Human spinal cord injury is typically a permanent injury that results in a devastating loss of function. There has been much research on promoting regeneration and re-growth of spinal structures, but unfortunately there has been little progress to date.
Certain classes of fish are of interest to spinal cord research because, although their spinal cords are very similar to ours, these classes of fish are capable of spontaneous recovery of both structure and function. A recent review of spinal cord regeneration in fish has summarized the specific factors that may allow for spontaneous recovery in the Teleost fish.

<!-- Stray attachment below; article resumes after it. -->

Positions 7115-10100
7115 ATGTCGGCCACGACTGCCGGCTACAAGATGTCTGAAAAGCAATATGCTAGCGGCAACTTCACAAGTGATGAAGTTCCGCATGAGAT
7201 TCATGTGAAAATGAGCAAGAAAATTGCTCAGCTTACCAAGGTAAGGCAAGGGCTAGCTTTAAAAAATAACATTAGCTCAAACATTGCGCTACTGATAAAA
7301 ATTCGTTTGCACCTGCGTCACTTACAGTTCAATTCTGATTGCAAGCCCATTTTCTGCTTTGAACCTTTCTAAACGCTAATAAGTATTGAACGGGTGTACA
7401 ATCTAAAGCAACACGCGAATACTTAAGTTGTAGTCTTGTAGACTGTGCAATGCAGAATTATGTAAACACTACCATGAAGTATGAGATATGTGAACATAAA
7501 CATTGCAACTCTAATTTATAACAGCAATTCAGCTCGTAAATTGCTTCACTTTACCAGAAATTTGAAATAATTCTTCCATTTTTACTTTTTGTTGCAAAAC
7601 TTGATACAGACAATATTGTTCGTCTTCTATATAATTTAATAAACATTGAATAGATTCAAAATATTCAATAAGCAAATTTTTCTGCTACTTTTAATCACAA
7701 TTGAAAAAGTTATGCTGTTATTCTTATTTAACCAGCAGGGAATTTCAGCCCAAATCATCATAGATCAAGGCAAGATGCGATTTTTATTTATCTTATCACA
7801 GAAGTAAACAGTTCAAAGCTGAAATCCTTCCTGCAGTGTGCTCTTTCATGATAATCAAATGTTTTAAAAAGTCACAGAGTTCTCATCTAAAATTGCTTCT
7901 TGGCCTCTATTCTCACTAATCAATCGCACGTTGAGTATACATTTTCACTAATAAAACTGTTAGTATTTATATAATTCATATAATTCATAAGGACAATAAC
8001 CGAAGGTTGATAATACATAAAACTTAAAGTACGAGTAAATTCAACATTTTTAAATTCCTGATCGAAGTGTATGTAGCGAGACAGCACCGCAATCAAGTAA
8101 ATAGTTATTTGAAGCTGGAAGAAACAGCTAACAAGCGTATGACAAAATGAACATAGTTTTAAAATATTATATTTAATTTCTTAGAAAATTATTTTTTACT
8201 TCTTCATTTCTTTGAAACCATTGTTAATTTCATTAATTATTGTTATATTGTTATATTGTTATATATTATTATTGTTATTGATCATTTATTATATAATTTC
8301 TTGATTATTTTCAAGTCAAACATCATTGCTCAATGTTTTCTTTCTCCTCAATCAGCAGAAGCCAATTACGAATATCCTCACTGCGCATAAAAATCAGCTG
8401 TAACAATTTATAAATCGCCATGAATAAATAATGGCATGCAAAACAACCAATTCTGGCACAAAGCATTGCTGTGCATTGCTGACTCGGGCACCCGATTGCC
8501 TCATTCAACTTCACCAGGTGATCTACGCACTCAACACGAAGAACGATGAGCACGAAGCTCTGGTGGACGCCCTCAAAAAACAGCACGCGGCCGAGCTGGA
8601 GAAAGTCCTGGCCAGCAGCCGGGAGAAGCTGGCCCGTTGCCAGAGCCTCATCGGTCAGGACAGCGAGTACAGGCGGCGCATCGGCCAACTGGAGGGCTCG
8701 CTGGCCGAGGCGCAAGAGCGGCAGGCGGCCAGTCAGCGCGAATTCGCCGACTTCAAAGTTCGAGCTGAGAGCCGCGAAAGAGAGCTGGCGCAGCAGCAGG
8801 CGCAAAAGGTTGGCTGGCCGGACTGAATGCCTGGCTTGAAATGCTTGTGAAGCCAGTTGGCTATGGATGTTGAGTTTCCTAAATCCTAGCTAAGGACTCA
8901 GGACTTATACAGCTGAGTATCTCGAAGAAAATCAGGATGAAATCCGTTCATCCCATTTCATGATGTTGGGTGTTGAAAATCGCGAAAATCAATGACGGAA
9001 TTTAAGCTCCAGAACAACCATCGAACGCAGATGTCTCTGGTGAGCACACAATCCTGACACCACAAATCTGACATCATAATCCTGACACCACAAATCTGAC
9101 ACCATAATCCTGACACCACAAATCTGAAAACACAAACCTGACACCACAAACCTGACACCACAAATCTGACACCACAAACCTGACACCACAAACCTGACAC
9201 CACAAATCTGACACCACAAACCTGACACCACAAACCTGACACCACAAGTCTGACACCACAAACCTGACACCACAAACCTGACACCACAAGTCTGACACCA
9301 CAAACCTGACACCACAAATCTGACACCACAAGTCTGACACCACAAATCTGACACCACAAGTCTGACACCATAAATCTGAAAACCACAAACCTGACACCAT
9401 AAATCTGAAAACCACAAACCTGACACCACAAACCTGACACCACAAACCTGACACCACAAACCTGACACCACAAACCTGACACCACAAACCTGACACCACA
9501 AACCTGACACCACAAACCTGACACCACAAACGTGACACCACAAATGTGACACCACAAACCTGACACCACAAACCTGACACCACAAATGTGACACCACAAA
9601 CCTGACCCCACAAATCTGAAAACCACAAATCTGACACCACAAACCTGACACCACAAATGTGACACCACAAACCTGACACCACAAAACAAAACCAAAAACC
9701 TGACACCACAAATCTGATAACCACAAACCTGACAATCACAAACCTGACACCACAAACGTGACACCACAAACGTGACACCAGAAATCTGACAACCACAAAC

Factors such as increased stem cell generation and recruitment, an overall better response to injury, and a more complementary environment for repair are of interest to researchers who are hoping to find a way to translate these factors into useful treatment for human spinal cord injury.
Sirbulescu RF, & Zupanc GKH. Spinal cord repair in regeneration-competent vertebrates: Adult teleost fish as a model system. Brain Research Reviews. (January 2011).